Students and colleagues of Jack M. Sasson recently feted the Mary Jane Werthan Professor of Jewish Studies and Hebrew Bible at Vanderbilt University on the occasion of his “last tango” (final class lecture).
Although Sasson, the founding director of Vanderbilt’s Program in Jewish Studies, has taught his last class, he will continue his scholarship in Assyriology and Hebrew Bible. Last May, Yale University Press published Sasson’s Judges: 1-12, A New Translation, with Introduction and Commentary. “That book ended up only covering the first 12 chapters of Judges because I had so much material,” Sasson said. “Now I need to start with Samson and focus on chapters 13-21.
Sasson has just now completed a volume that translates and annotates more than 700 letters and administrative documents from the clay tablets found at the Middle-Euphrates town of Mari. Information gleaned from the tablets provides an informed perspective on life in Mesopotamia in 18th century B.C.E.
“Assyriology is the study of cultures of the ancient Near East that used cuneiform, a style of writing on clay tablets,” Sasson said. “What is sadly fortunate about this is that when ancient cities were destroyed, the clay turned to rock and the tablets ended up being preserved, with all their writings. Therefore, we can now inspect thousands of documents that tell us much about the lives they led—from what they thought to how they conducted themselves. It’s an extremely rich treasure house of information.”
Sasson works specifically on Mari, which was destroyed around 1760 B.C.E. There is a huge correspondence that the kings had with diplomats, administrators and even with members of their own family.
“One example of the interesting tidbits we derive from the tablets concerns a letter that a king wrote to his wife while he was away from home,” Sasson said. “The king writes (and I paraphrase), ‘I have heard that the woman named Nana who lives in the palace is very sick. From what I have been told, no one must use her cup, sit on her chair, or lie on her bed; she has a highly contagious disease.’ So around 1765 B.C.E., people clearly knew about the serious problem of infection and the importance of isolating those who are ill.”
The archives give detail on ancient marriages and other diverse aspects of personal lives. “We learn how wars were conducted, treaties established and gods worshiped,” Sasson said. “Dreams and prophecies are recorded. We have details about their meals and the performance of music at banquets. The archives allow us not only to reconstruct the society of that time, but also to understand better the world from which the Hebrews developed.”
Last July, Sasson was inducted as a member of the Honorary Council of the International Association for Assyriology. The announcement was made during the association’s annual meeting and the 60th Rencontre Assyriologique Internationale, a yearly conference open to all those interested in Assyriology and Near Eastern archaeology.
When Vanderbilt hired Sasson in 1999, he had taught for 33 years at the University of North Carolina at Chapel Hill. “Around the time I arrived on campus, Vanderbilt was a distinguished regional university and gaining stature as a national organ of higher education with a pronounced internationalist perspective,” he said. “One of the ways the administration wanted to increase student diversity was to create an interdisciplinary program called Jewish Studies that would work with other departments in the College of Arts and Science. Since I had experience running a department at Chapel Hill—and for other reasons I suppose—I was invited to launch the program. I am pleased how much it has grown and prospered.”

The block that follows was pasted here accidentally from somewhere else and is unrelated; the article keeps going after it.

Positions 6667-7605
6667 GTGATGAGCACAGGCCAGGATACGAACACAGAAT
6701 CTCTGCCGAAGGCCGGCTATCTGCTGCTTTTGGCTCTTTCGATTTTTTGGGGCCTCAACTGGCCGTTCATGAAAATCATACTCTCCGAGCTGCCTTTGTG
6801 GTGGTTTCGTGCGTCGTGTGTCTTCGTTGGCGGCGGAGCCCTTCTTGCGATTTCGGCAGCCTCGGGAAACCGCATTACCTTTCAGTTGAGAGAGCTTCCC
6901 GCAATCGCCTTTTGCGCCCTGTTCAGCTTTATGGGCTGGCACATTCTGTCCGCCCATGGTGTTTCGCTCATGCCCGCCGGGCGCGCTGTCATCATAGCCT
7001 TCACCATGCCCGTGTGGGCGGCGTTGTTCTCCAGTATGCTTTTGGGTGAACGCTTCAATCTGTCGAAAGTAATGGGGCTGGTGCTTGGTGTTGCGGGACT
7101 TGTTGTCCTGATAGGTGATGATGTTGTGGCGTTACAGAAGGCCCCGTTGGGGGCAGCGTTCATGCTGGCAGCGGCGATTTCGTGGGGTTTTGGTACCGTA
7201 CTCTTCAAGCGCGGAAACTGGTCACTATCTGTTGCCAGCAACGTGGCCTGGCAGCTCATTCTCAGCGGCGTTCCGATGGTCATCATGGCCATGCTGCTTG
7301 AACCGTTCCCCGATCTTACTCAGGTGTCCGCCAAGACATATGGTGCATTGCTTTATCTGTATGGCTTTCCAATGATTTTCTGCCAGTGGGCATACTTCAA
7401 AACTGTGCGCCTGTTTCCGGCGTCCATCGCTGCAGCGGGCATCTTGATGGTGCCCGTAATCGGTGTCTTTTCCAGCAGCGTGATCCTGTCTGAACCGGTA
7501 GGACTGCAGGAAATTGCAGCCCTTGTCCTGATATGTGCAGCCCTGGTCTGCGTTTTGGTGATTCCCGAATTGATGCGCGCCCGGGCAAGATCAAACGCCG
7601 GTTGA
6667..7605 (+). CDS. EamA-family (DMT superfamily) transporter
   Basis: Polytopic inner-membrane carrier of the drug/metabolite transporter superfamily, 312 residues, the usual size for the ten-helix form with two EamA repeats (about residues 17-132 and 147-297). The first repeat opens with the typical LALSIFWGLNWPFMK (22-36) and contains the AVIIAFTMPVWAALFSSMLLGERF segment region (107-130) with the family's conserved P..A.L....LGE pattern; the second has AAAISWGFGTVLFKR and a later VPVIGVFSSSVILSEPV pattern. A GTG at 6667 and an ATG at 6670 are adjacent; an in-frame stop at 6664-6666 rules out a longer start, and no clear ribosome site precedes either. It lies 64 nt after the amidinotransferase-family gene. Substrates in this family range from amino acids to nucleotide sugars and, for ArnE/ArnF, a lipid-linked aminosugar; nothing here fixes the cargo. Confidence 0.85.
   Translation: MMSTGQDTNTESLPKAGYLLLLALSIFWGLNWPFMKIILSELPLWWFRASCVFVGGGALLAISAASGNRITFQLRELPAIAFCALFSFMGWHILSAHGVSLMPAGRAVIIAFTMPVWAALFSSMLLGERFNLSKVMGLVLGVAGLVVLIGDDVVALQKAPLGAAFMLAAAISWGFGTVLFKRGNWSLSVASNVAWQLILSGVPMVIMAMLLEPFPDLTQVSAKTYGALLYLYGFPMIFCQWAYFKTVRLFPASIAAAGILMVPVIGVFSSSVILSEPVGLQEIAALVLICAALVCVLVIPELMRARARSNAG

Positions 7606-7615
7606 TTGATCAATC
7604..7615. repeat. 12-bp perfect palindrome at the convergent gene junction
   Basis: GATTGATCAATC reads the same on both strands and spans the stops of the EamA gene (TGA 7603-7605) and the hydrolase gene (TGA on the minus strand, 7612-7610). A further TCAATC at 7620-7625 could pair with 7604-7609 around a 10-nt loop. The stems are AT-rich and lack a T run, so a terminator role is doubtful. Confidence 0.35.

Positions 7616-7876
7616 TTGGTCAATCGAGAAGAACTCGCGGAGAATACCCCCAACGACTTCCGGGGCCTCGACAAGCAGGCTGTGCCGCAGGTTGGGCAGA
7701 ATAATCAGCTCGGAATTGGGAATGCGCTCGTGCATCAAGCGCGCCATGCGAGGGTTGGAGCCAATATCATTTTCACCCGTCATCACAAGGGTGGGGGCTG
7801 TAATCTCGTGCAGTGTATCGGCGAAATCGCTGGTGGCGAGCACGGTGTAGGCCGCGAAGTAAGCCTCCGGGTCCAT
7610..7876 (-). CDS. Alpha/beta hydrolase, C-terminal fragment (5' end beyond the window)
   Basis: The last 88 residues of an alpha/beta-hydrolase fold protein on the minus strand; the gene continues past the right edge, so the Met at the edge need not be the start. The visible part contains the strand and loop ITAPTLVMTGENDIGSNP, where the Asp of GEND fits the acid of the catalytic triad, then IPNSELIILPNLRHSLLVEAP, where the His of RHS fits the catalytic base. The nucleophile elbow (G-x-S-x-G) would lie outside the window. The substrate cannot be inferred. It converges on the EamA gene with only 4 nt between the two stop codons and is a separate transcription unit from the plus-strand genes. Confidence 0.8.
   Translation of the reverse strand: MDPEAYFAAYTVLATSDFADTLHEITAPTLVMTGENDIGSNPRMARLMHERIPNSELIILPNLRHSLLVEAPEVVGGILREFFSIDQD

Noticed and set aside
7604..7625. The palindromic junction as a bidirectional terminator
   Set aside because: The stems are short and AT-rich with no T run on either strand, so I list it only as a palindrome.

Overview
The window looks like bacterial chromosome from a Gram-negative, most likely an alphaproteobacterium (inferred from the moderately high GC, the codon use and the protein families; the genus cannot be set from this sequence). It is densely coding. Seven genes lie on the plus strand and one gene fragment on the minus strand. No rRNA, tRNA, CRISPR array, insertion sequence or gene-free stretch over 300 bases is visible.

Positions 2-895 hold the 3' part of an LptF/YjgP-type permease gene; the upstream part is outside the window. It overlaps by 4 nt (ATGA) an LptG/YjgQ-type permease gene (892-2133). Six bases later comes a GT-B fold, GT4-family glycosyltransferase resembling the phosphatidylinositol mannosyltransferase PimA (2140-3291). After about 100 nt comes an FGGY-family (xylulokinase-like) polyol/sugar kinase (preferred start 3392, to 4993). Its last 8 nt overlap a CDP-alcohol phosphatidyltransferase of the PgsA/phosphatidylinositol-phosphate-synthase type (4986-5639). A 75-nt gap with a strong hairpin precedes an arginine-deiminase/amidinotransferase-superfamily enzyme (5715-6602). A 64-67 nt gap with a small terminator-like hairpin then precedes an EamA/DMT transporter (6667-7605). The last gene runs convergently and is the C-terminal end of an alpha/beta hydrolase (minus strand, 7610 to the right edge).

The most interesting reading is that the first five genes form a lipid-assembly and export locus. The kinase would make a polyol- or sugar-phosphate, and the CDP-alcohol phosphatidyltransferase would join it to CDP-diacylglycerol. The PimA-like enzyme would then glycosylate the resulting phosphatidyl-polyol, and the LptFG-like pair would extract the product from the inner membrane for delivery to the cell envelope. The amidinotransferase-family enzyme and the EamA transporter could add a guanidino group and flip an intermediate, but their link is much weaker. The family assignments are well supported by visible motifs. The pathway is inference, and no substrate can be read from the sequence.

Sasson emphasized that Jewish Studies is not only for Jews. “[lquote]A good Jewish Studies program establishes a ground base through which to explore how civilization developed,” he said. “It creates an interdisciplinary mode for connecting with diverse aspects of many cultures.”[/lquote]
At the Divinity School, Sasson taught a variety of courses, including Introduction to Hebrew Bible, the book of Genesis, and the Hebrew and Akkadian languages. “When you teach an ancient language, you give your students a bridge to the past,” Sasson said. “The same rules that applied to a writer from long ago now apply to you, as you unlock the meaning of what the writer was trying to convey.”
Sasson noted that intellectual rigor combined with a commitment to social justice make Vanderbilt Divinity School a very special place for teaching and pursuing scholarship. “I am most proud,” he said, “to have held a chair named after Mary Jane Werthan, the first woman to sit on Vanderbilt’s Board of Trust.”
Sasson’s scholarship will benefit future generations of students and faculty researchers on the ancient Near East and Hebrew Bible, as he has donated a large part of his personal library to Vanderbilt Divinity Library. The collection has more than 2,600 volumes, with titles dating from as early as 1801.
In addition, classical music aficionados can explore his extensive collection of CDs and LPs that has a new home at the Blair School’s Anne Potter Wilson Music Library. The collection will eventually contain approximately 2,500 compact discs and 600 vinyl records. Rare ethnic musical recordings from his international travels are included.
This spring, Sasson and his wife, Diane Sasson, who has served as a lecturer in woman and theology, will relocate to Chapel Hill, North Carolina, to be closer to family.